Authors: Bier N, Macoir J, Gagnon L, Louveaux S, Desrosiers J
Title: Known, lost, and recovered: efficacy of formal-semantic therapy and spaced retrieval method in a case of semantic dementia
Source: Aphasiology 2009 23(2): 210-235
Year: 2009
Research Design: Single Case Design

Background: Few studies have addressed rehabilitation in semantic dementia. A potentially promising method is formal-semantic therapy, which consists of tasks in which the names of concepts and their semantic characteristics are presented. It could also be enhanced by spaced retrieval, a learning method improving retention through recalling information after increasing recall intervals. Aims: This study explores the efficacy of both a formal-semantic therapy and the spaced retrieval method to restore lost concepts in TBo, a woman with semantic dementia. Methods and Procedures: The formal-semantic therapy consisted of giving TBo semantic feedback followed by a cueing technique to facilitate naming. Formal-semantic therapy with simple repetition was compared to formal-semantic therapy with spaced retrieval. TBo's performance was measured throughout the study with picture naming and generation of verbal attributes. Two untrained lists were also measured for generalisation effects. Outcomes and Results: Results indicate that, after therapy, TBo could name 3/8 of the trained items, compared to no items on the untrained lists. She also showed an increase in performance for the evocation of specific semantic attributes of concepts, reaching 6/8 of correct responses. Moreover, she maintained her performance up to 5 weeks after the end of the study. Finally, when compared to simple repeated practice, spaced retrieval did not enhance learning and no generalisation was observed between trained and non-trained categories. Conclusions: Along with recent results reported in the literature, TBo's results confirm that people with semantic dementia can improve their naming performance with training but that this is limited. However, formal-semantic therapy seems very promising for retraining specific semantic attributes. Instead of focusing on naming, we suggest that therapies used in semantic dementia should aim at restoring specific and functionally relevant concepts to enable the individuals to be more autonomous in daily living.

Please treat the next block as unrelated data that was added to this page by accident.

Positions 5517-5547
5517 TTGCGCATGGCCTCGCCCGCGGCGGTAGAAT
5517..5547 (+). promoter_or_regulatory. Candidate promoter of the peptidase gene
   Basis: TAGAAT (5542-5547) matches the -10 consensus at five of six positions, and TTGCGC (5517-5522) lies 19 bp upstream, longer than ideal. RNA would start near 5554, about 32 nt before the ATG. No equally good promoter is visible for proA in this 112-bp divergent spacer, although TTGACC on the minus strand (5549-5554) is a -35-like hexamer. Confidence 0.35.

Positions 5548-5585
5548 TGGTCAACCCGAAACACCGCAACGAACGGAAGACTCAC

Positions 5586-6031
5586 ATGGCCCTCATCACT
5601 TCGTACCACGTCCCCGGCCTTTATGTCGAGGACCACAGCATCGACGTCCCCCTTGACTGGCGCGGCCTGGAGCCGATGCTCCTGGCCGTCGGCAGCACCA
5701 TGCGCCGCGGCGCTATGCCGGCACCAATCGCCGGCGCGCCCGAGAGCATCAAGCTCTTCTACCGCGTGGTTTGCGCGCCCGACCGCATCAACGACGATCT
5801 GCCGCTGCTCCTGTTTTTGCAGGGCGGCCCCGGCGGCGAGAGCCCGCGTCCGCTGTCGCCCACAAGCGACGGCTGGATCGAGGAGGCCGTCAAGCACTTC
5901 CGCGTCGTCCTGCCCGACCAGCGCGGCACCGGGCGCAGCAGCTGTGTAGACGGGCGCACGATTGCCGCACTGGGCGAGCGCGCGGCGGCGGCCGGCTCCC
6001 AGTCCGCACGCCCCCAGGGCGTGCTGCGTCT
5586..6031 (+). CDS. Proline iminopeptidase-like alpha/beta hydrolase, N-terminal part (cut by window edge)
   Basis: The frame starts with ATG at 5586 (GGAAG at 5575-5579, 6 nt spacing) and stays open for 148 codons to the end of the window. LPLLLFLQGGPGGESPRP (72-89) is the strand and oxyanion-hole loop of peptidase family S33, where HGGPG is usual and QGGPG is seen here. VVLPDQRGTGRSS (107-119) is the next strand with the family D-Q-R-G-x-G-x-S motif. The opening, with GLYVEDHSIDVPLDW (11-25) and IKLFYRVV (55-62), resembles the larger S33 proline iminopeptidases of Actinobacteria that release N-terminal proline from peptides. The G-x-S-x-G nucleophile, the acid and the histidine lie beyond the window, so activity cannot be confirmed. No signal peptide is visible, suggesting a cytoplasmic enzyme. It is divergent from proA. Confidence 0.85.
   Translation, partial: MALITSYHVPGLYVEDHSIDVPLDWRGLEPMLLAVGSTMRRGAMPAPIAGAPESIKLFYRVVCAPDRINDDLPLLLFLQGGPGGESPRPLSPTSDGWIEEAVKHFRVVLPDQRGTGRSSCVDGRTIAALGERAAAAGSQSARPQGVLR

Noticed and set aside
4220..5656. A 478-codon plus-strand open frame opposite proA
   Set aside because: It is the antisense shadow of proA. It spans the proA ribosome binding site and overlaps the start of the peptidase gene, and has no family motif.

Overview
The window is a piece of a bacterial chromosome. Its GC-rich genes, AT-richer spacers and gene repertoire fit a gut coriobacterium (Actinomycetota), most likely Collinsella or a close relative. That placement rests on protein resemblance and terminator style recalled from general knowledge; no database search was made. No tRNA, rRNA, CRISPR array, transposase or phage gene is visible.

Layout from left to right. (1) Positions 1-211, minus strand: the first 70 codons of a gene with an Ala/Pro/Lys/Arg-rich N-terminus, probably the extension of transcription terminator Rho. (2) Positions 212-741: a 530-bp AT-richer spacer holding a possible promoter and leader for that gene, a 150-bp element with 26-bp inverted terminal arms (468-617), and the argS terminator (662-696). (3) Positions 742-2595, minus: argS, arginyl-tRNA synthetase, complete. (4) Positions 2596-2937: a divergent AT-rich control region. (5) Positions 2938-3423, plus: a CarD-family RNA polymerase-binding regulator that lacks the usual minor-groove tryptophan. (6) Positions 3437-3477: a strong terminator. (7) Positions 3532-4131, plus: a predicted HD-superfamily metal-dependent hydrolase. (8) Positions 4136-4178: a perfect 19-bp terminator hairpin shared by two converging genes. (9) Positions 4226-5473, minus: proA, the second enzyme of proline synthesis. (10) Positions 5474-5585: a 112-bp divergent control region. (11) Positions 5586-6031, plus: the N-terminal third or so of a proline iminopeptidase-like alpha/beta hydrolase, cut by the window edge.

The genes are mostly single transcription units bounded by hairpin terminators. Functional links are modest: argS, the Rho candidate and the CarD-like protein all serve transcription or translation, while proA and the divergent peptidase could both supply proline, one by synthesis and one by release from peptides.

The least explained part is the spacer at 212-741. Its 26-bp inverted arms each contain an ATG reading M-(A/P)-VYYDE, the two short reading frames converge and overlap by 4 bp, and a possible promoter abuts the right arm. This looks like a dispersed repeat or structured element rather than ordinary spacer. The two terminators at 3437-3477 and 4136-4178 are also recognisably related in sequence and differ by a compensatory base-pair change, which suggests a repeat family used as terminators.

Access: Paywall